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HR Advice: HR legal minimums
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By Eve Clennell

 

I run a small company with only 6 employees, I have no HR of any kind in place, what do I need to do to comply with the law?
 
Firstly, within 2 months of an employee starting to work for you must issue valid terms and conditions of employment. These terms should contain, at least, the following information:
  • Name, Address, Job title
  • Date of employment and continuous employment
  • Duration of employment
  • Place of Work and Mobility
  • Hours of work
  • Remuneration
  • Overseas employment
  • Holidays
  • Sick pay
  • Pension
  • Collective Agreement
  • Governing Law

A contract of employment may be oral or written and, in law, employees have a contract of employment as soon as they start work even where the written statement of employment particulars required by the legislation has not been given to the employee. Its terms can be written, oral, implied or a mixture of all three.
 
If you have not issued written contracts then it will usually be considered that your employees are working under ‘implied terms’. This means that the hours they have been working and the benefits that they have been receiving for that work will be considered to be the terms of the contract. In such cases, if you want to issue a contract you will need to undertake a consultation process and gain the consent of the employees to be bound by the new, written, contract of employment.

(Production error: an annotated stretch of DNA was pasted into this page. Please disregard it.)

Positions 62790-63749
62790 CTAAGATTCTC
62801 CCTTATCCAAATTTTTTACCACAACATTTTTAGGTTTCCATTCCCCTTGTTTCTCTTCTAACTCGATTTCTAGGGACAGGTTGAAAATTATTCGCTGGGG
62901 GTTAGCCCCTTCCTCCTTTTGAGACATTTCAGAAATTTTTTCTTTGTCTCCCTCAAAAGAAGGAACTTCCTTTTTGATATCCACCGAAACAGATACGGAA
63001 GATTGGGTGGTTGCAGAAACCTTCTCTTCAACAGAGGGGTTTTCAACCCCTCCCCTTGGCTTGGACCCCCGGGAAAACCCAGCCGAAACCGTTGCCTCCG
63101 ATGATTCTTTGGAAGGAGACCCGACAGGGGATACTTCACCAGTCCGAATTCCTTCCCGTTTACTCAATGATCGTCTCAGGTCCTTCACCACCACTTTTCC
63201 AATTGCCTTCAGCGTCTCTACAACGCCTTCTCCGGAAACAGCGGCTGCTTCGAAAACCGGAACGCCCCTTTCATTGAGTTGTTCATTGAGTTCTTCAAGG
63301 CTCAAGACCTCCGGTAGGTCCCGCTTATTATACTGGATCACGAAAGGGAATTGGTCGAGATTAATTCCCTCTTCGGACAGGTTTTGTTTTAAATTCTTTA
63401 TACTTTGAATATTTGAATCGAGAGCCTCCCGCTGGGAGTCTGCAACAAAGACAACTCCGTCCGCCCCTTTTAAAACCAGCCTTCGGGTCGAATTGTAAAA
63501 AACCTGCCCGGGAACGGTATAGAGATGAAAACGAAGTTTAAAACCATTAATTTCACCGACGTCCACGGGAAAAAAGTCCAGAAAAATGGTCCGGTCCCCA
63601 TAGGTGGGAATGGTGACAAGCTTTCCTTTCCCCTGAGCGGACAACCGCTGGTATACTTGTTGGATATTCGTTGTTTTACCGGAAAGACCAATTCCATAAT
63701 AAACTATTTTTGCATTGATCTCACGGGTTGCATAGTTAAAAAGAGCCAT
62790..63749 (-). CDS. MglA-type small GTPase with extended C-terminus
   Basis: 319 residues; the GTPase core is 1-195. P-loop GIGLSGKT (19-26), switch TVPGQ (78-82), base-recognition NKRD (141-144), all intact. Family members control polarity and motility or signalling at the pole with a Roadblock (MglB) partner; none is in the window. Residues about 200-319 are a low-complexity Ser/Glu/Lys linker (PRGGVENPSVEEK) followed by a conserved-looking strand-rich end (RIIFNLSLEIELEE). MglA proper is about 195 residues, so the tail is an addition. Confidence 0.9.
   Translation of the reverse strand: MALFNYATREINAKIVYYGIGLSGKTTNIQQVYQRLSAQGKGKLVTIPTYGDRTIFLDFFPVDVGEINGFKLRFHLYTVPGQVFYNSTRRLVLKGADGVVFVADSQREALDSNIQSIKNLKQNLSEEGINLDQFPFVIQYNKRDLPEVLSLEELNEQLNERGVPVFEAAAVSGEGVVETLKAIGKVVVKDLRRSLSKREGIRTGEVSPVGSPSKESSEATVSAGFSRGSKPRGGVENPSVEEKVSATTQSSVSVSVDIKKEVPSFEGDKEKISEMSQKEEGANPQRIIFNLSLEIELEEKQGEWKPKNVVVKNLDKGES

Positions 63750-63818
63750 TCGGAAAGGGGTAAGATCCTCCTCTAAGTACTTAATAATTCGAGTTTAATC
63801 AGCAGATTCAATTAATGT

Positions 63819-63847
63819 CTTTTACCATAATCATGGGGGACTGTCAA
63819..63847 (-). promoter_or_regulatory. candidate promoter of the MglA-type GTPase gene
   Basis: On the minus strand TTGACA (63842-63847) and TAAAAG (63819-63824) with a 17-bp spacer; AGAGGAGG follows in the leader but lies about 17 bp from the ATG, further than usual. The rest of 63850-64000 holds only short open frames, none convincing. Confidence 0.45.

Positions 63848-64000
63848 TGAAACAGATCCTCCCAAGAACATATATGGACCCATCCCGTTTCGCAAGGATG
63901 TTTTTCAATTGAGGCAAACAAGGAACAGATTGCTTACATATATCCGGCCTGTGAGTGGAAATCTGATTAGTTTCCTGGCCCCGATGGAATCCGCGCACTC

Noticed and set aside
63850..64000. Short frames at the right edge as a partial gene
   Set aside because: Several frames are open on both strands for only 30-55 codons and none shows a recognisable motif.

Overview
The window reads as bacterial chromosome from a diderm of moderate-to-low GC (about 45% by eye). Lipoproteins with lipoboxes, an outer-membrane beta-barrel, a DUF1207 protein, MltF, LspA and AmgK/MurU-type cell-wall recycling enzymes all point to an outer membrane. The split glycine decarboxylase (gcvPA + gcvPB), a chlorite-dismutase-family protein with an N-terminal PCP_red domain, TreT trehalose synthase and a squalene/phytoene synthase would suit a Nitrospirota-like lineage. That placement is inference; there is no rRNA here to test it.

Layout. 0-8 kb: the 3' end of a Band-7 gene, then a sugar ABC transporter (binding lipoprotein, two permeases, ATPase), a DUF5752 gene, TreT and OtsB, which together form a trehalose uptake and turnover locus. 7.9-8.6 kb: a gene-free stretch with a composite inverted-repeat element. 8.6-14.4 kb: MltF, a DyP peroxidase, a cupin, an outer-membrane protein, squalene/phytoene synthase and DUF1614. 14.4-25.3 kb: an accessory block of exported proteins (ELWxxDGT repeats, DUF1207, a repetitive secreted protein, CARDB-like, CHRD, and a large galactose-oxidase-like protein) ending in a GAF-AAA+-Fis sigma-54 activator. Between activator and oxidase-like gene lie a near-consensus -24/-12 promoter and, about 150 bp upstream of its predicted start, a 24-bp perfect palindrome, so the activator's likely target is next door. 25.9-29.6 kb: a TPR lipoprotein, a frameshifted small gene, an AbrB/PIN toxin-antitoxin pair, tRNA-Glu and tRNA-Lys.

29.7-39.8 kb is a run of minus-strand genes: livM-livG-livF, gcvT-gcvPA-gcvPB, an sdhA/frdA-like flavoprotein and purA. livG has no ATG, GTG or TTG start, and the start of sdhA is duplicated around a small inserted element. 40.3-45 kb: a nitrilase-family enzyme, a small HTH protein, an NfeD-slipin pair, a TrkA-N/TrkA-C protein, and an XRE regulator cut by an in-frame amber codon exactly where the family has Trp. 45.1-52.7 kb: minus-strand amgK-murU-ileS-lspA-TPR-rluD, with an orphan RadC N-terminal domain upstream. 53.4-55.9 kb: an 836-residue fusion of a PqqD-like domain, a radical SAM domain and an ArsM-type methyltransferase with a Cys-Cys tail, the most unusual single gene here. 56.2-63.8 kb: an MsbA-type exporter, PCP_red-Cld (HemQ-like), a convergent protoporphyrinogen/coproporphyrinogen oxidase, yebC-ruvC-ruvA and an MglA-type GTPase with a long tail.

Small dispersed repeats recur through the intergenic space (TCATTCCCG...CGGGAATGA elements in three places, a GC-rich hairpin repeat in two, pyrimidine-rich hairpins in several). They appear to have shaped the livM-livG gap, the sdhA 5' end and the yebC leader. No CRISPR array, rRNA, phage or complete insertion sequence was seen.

As you employ 5 or more people you must also have a written health and safety policy, conduct written risk assessments and you must offer your employees a stakeholder pension scheme.
 
Up until the 5 April 2009 it is required that you have a written disciplinary and grievance policy, however this requirement is being repealed and as of 6 April 2009 it will no longer be law to have such policies. However, legislation in this area is, as yet, untested at Tribunal.
 
With this being the case I would strongly recommend that, even though it is very shortly not going to be a legal requirement you put in place a standard 3 step disciplinary policy and also a standard 3 step grievance policy. With the new legislation an uplift of 25% can be added to a successful claim for not following the ACAS code of practice, but more importantly the change in legislation for not following best practice does not automatically render a dismissal unfair.
 
All this may sound somewhat daunting if you have never tackled HR in anyway but in reality it is more a case of making the time to sit down and actually make a start on such a project.
 
In respect of issuing or revising contracts of employment I would advocate caution and suggest you seek professional advice on this matter.
 


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